This 1947 photo shows the construction of Tripler Hospital in Moanalua. The hospital was originally located in Fort Shafter.
Tripler has a colorful tale to tell
Tripler Army Medical Center sits atop a ridge in Moanalua -- one of the most modern medical facilities in the world, serving at least 400,000 people in Pacific basin.
Tripler Army Medical Center
A typical day includes:
» Births: 8
» Clinic visits: 2,316
» Lab procedures: 3,104
» Pharmacy procedures: 5,060
» Emergency room surgeries: 23
» Beds occupied: 135
Source: Tripler Army Medical Center
But many are more interested in why the hospital is painted pink. "And even after they are given the official answer," said Donald Devaney, Tripler's provost marshal, "they are not satisfied.
"People don't want the answer," said Devaney, 71, "they want the myth."
It's a question repeatedly asked of the Army hospital, which was dedicated 60 years ago.
One of the most repeated "myths" surrounds millionaire businessman Henry Kaiser, who had an affinity for pink and used that color scheme for everything he constructed in the 1950s. But Kaiser didn't come to Hawaii until after Tripler was constructed and painted.
Another myth involves a soldier who ordered the wrong color -- 30 million gallons of pink -- instead of blue. So pink was used until that supply was exhausted. Or there is the explanation that construction practices after World War II involved using whatever material is available. Mixing white mortar, crushed coral and Moanalua red dirt results in pink.
A variation of that "myth" deals with a disagreement over the color and a lottery being used to select the final color, while another story says pink was used during World War II to camouflage the building. However, the war was over by the time hospital was completed.
There is the myth that the woman who donated the land specified the paint. However, the National Archives reports that the royal family, which provided the land, never made such a request.
Devaney said a persistent story involves Robert Thompson, who was the landscape architect for both Tripler and the "Pink Palace" -- Waikiki's Royal Hawaiian Hotel.
"But that's just coincidence," said Devaney who also serves as Tripler's informal historian.
"Let the myths live on. People want to have their own version of the Pink Lady."
Officially, Army engineers in 1948 wanted the hospital and its surrounding nurses' quarters, fire house, chapel, bachelor officers' quarters, mess, theater and enlisted men's barracks to avoid an "institutional atmosphere." Instead, the planners wanted "to create the impression of a residential community and chose a "pink stucco finish," Devaney said.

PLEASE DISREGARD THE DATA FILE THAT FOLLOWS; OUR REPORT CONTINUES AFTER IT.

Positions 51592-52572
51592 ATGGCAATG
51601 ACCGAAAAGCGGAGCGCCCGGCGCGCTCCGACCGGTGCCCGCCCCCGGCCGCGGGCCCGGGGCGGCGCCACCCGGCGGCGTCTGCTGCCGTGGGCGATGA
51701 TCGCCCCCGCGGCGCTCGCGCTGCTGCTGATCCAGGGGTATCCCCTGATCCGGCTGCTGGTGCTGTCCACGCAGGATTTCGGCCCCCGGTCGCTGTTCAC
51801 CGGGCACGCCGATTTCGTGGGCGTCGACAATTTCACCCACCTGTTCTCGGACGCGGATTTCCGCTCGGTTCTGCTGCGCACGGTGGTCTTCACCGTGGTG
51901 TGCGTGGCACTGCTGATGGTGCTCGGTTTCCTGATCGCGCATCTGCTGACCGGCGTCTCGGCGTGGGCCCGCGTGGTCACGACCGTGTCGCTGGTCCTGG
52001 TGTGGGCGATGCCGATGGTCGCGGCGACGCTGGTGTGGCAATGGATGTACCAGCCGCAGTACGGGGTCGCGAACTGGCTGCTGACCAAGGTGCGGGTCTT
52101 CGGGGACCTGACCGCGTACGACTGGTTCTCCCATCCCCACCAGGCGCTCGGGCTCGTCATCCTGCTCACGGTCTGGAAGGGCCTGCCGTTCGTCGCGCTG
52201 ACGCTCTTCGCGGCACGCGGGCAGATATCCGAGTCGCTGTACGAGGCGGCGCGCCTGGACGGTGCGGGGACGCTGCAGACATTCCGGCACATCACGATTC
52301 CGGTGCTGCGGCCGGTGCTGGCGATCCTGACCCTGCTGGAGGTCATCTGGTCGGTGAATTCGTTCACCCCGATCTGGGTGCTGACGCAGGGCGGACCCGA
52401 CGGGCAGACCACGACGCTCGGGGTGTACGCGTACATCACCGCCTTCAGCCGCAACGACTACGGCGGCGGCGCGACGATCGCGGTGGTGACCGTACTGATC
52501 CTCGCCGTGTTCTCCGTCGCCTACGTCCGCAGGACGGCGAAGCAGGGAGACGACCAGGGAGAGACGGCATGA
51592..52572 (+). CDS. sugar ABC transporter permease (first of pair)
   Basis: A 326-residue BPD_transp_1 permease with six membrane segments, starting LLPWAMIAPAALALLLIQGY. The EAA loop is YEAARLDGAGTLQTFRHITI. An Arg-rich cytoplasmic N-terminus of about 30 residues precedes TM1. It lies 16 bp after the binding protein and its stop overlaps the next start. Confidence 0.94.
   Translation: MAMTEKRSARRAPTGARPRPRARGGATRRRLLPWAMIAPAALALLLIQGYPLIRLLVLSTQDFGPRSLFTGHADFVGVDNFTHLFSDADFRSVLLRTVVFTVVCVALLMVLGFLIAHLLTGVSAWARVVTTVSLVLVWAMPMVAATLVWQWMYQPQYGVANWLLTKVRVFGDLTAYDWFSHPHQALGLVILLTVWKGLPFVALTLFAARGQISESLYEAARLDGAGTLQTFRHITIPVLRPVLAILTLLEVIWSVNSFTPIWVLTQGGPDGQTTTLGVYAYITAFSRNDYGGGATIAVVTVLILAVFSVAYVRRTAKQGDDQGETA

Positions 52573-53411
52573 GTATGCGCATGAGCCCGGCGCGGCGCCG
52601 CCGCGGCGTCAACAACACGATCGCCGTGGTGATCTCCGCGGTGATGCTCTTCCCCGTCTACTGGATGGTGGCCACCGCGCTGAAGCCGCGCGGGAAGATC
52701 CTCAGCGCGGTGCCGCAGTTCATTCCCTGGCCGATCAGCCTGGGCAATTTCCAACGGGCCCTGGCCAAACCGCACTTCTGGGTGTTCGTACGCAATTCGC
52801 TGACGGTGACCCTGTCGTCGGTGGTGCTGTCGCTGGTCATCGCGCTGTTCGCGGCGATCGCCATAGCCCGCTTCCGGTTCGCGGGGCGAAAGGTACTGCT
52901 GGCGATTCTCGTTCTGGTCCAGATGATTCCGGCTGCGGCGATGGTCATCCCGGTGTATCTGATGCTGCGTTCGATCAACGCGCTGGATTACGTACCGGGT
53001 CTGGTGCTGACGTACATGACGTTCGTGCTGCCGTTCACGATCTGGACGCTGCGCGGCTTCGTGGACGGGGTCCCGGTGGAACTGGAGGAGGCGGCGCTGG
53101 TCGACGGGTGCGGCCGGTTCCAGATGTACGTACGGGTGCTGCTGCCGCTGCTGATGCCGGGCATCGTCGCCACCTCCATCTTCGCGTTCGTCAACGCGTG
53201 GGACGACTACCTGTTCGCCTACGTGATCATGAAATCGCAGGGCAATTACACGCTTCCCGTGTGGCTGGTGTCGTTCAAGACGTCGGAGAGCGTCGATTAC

This year marks the 60th anniversary of the construction of the "Pink Lady," which will be celebrated on May 2. The actual completion and dedication date was Sept. 10, 1948, but because of scheduling and other conflicts the anniversary of the 375-acre medical facility will be celebrated next month.
Although the hospital has been at Moanalua for 60 years, the original facility was built at Fort Shafter and named after Brevet Brig. Gen. Charles Stuart Tripler in 1920. By the time the Japanese attacked Pearl Harbor, it had 450 beds and grew to 1,000 beds. Plans for a new Tripler at Moanalua were drawn up in 1942, but actual construction didn't begin until 1945.
Besides the 231 beds, Tripler is the home of the Spark Matsunaga Veterans Affairs Clinic, which includes a 60-bed Center for Aging completed in 1992, the Center of Excellence in Disaster management and Humanitarian Assistance and the Pacific Telehealth and Technology Hui.
Devaney, who retired from the Army as command sergeant major with 30 years of service, said many mothers, who gave birth at Tripler, have returned.
"Some even want to see the birthing room," Devaney said, "which is now an office on the eighth floor."
"Others are disappointed that we don't have a record of their birth. But those records are kept by the health department in town."
Special visitors get a Tripler Christmas tree ornament which Devaney, a Vietnam War veteran, has made and paid for since 2000.
» Sept. 10, 1948: Dedication of Tripler Army Hospital at Moanalua.
» 1960s: More than 60,000 Korean War evacuees treated.
» First Korean War POWs brought to Tripler.
» 1961: Name changed to U.S. Army Tripler General Hospital.
» 1964: Name changed to Tripler Army Medical Center.
» 1985: Three additional wings built.
» 1995: Fisher House opens for families of seriously ill patients.